“It is applied science in a commercial world. For example, we did the testing on sweets that were getting stuck in children’s throats and found the chemical that caused that. “We like to say that regulation is our friend, as emerging markets will want to export, but as exporters they need our services,” Kay says.

“All our labs have high-end instruments which are connected to a laboratory workflow management system, which has been my main focus. We barcode scan all items as they come into LGC, as we need to maintain a chain throughout the organisation, and we also have to log how much time we spend on everything. That chain could be a chain of evidence for a forensic account, so you do not want to have evidence in a lab notebook, then have to add the information gathered from a test onto a PC, because there is a margin of error creeping in.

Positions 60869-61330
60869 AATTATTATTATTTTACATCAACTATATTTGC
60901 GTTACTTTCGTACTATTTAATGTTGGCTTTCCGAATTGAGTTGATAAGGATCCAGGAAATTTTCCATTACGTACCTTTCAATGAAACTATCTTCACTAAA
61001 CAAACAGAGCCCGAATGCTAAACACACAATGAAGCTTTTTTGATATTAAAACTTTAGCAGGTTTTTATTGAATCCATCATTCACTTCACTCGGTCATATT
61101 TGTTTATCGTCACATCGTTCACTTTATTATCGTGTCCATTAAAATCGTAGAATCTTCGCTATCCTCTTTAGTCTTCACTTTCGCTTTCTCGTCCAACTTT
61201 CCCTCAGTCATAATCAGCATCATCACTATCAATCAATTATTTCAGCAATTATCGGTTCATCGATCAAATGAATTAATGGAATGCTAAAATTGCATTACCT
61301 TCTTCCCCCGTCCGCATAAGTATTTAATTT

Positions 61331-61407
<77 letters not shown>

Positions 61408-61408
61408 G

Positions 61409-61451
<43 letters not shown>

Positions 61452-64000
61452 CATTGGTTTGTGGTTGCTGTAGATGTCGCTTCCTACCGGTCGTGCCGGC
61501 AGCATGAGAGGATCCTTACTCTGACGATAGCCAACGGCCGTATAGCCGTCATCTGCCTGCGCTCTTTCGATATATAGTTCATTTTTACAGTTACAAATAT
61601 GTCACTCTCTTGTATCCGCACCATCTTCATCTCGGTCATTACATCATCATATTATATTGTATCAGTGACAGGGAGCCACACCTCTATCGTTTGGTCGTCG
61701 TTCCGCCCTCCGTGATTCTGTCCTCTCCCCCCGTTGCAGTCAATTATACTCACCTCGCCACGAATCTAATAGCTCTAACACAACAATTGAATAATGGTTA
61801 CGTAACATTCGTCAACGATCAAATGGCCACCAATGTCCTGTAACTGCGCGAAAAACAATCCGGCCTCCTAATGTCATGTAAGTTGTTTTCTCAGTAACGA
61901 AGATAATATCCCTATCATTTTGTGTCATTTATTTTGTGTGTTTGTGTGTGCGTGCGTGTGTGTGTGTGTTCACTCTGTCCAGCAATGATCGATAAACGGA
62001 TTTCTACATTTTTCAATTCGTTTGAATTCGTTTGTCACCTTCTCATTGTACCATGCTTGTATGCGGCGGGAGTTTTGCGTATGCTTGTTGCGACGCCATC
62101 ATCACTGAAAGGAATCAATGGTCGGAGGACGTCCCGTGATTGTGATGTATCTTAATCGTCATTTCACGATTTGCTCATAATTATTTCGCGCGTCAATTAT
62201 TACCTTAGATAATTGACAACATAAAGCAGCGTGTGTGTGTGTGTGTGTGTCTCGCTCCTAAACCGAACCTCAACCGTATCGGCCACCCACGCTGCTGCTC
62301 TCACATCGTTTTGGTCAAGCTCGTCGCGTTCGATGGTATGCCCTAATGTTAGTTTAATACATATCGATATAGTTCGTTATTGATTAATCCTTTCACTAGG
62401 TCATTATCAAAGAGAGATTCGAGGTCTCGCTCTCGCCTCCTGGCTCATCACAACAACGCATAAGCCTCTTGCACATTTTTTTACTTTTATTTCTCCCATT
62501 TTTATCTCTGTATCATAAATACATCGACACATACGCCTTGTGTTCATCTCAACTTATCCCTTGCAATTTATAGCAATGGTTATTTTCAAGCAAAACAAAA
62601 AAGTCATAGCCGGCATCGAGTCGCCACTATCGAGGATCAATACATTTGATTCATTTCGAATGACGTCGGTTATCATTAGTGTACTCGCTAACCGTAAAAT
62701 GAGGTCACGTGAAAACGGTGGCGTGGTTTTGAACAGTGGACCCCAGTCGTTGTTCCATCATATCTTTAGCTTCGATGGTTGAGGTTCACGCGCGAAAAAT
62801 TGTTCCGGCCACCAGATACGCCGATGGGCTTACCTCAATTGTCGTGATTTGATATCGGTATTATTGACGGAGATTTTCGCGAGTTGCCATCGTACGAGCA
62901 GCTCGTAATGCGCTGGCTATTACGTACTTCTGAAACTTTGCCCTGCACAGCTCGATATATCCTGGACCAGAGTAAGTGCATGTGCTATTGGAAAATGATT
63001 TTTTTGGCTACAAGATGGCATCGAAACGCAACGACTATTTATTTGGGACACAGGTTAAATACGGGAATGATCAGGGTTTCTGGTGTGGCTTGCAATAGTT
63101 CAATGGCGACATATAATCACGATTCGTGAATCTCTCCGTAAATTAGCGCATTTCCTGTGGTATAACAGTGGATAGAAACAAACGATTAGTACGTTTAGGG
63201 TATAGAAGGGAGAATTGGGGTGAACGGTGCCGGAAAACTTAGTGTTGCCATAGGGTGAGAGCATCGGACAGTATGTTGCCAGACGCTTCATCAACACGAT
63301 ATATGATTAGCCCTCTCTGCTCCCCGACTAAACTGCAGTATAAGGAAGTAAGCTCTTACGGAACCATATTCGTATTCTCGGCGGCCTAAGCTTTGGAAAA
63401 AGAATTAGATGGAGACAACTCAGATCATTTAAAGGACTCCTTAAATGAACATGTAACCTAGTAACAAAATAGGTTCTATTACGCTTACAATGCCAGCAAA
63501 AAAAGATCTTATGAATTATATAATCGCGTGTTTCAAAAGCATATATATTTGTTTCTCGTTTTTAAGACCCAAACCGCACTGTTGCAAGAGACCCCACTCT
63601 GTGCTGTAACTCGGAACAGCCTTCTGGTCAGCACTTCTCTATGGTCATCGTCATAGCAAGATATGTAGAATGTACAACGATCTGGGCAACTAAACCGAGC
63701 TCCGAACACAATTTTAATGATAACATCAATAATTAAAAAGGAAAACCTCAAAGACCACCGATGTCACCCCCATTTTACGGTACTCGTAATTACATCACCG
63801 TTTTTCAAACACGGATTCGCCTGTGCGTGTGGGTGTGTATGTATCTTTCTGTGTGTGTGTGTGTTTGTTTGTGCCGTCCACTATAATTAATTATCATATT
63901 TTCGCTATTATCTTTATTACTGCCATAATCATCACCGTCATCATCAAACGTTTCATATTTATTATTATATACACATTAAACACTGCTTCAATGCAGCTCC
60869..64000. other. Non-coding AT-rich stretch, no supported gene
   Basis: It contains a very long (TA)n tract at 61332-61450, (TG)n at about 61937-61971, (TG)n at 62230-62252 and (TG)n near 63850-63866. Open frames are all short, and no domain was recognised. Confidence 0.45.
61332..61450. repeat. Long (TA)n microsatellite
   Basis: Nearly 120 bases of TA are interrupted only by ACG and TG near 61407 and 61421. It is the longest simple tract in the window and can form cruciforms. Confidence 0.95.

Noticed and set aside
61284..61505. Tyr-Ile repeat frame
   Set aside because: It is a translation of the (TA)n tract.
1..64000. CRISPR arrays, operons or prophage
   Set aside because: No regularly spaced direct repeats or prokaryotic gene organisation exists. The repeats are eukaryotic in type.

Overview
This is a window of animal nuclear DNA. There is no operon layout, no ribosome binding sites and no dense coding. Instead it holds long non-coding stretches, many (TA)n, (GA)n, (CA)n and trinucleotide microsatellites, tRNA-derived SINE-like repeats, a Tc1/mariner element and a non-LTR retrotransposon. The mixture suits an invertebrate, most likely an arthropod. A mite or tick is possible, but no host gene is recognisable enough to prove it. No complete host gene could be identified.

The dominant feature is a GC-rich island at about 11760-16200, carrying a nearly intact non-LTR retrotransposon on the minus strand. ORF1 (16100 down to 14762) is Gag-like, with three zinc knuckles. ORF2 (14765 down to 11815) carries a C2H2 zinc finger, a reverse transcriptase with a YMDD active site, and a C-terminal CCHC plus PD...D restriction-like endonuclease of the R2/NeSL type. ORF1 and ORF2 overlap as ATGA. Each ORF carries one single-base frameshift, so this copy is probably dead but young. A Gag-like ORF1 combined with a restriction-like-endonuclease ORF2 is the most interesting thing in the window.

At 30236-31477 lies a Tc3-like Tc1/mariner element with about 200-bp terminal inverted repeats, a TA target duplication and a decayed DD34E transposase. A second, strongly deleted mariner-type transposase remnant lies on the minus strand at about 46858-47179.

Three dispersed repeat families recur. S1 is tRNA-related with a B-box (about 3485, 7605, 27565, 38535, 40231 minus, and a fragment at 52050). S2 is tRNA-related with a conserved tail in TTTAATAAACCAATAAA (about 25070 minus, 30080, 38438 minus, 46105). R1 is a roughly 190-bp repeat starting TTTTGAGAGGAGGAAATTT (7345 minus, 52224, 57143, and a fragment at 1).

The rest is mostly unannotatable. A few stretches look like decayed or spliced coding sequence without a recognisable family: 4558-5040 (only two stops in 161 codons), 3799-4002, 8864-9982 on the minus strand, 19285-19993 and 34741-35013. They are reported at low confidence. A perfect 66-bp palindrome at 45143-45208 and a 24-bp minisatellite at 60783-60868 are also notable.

“With the networked instruments we have integrated, there is a solid chain that can be viewed from devices and PCs,” Kay explains of the strategy he has been delivering to automate and improve information management from microscope to court room or the final manufacturing plant for a breakthrough crop or drug.

“We have acquired a lot of automation IT. Instrument integration is part and parcel of our labs, especially as everything we do has to be accredited,” he says, and with DNA sequencing being one of the processes LGC offers the business world, big data is not a new phenomenon to this CIO.

On top of integrating the laboratory systems, Kay and his team have been integrating the IFS enterprise resource planning (ERP) system across the business. “ERP is now in every part of the business. When we have acquired labs businesses they have each had their own lab platform that suits their area of research and business,” he says of the IT rationalisation he has been driving since our last interview (see CIO, October 2011). During that time LGC has continued to expand through acquisitions, adding to Kay’s workload.